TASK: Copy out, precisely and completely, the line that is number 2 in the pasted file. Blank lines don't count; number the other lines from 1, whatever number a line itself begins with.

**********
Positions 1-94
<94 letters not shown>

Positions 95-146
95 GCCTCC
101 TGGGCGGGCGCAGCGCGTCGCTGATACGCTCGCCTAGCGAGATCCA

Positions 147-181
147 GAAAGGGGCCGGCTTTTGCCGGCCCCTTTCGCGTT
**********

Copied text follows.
<94 letters not shown>